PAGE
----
High fives or handcuffs
The brutal temperatures this past week have really made me thankful for having a home and oil to heat it.
My dog isn't too fond of these temperatures either. Normally he wants to run around in the back yard sniffing and digging around in his domain.
Not this week. This week, he's all business.
I feel bad for all of the stray or neglected animals that must struggle to survive outdoors in the killer temperatures.
And what of the homeless? How do they cope?
When I think of the homeless, I associate their existence with city life.
Places like New York City, Philadelphia or perhaps even Allentown that is where the homeless are, right?
Who am I kidding.
Homelessness is everywhere, even in our little Carbon and Schuylkill county towns.
I remember seeing a man living out of a tent set back off the road about a year ago.
I have heard of people (including families) living out of a car.
The other day I had a brief conversation with a couple of modern-day Robin Hoods.
Both work part-time in the food service industry.
Both make minimum wage and struggle to make ends meet themselves.
During our conversation, they shared with me that there are a couple of homeless individuals that frequent the establishment where they are employed to get warm or to use the bathroom facilities.
They confessed to me that having compassion for those individuals, they risk their jobs and therefore their own living situations by providing their homeless patrons with hot coffee and occasionally a sandwich to satisfy their hunger at the expense of and unbeknownst to the establishment.
I imagine that simply allowing the homeless individuals to linger in the building could get them into hot water.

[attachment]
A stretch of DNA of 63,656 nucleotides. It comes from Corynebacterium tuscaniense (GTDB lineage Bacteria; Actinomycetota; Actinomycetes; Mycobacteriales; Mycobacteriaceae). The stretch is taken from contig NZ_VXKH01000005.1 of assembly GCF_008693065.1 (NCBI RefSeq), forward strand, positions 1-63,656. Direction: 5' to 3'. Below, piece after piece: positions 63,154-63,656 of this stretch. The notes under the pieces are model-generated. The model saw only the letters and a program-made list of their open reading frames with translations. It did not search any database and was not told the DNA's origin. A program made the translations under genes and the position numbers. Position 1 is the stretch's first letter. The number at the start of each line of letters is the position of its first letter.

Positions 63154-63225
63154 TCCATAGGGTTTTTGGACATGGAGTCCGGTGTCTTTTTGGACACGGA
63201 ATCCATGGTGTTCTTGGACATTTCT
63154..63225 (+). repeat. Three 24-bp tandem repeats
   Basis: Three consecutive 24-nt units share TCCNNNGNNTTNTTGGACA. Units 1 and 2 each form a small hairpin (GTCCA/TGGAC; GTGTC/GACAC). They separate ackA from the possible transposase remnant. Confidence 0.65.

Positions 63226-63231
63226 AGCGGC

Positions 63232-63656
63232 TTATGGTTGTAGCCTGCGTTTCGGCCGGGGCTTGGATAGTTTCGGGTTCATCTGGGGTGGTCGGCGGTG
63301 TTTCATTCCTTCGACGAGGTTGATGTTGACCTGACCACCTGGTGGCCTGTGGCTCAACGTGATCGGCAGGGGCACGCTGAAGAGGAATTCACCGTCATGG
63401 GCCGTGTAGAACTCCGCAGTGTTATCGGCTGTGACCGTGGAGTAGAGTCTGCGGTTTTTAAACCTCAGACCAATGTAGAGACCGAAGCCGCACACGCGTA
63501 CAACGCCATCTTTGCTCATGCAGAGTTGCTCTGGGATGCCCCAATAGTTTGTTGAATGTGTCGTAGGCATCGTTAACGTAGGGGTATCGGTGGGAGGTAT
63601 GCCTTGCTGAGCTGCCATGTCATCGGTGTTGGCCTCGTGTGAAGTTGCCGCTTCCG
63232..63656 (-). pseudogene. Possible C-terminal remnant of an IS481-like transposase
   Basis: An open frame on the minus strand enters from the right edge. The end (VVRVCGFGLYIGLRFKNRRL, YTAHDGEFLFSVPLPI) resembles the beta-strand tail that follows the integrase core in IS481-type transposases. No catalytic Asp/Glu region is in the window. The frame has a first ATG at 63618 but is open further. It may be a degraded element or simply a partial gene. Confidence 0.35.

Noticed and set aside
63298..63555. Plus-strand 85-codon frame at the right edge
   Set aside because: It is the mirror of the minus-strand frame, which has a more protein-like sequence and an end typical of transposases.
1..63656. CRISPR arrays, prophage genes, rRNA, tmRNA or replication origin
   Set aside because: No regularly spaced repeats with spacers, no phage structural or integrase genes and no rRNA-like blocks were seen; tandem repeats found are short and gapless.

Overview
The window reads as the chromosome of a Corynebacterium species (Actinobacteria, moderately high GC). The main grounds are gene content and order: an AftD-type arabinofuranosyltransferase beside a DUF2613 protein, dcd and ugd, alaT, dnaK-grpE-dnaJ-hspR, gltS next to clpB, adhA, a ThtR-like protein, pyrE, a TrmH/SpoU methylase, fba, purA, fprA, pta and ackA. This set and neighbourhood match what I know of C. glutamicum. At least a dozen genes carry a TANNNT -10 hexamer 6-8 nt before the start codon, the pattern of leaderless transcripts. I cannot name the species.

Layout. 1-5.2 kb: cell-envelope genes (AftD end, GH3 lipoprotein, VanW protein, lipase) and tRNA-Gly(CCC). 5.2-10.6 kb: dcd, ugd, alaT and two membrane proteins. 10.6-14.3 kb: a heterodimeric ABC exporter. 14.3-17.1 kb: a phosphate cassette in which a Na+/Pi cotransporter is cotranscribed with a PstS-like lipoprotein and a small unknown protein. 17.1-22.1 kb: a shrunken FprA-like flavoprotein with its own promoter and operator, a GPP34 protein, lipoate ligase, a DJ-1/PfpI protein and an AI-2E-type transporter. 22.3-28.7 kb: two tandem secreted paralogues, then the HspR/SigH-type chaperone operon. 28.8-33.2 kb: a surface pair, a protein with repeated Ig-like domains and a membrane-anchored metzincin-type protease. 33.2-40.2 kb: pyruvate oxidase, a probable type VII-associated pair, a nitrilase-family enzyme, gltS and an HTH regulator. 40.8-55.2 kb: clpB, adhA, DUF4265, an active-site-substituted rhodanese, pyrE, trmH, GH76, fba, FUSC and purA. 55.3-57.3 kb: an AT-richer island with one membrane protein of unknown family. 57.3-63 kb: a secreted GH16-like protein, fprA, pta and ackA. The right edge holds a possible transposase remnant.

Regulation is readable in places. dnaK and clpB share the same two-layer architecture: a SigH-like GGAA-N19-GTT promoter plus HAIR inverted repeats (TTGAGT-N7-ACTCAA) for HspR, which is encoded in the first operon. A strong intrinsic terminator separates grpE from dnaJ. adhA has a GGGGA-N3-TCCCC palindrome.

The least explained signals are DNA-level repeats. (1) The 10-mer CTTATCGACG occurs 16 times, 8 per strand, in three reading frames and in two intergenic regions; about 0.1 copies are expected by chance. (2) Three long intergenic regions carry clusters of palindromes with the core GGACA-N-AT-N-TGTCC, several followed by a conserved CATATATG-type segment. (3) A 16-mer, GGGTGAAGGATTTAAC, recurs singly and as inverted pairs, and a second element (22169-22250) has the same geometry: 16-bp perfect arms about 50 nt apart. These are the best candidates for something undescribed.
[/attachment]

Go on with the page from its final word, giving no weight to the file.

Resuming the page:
And yet, they do it anyway.
No doubt our Robin Hoods would pay for the coffee and occasional meals they dole out if they could afford to do so.
But $7.25 per hour part-time or even full-time doesn't go very far, however.
My first impression of these people was that of admiration for caring enough about another human being, (a stranger even), so much that they would risk their jobs for them.
But then, when I broke it down, I realized that they were, for all intents and purposes, stealing.
If I were the owner of an establishment, I think I would encourage my employees to have compassion for those less fortunate and help them out as much as we were able; but that doesn't mean that every business owner feels or should be expected to feel the same way (although I wish they did).
Homelessness is an ongoing problem with no easy solutions and it is right in our own backyards.
We can either choose to point fingers or we can choose to extend a helping hand.
My heart embraces the intentions of these do-gooders; but my mind wants to caution them as well.
I would hate for them to suddenly find themselves living in their own cars as a result of their actions.
What do you think?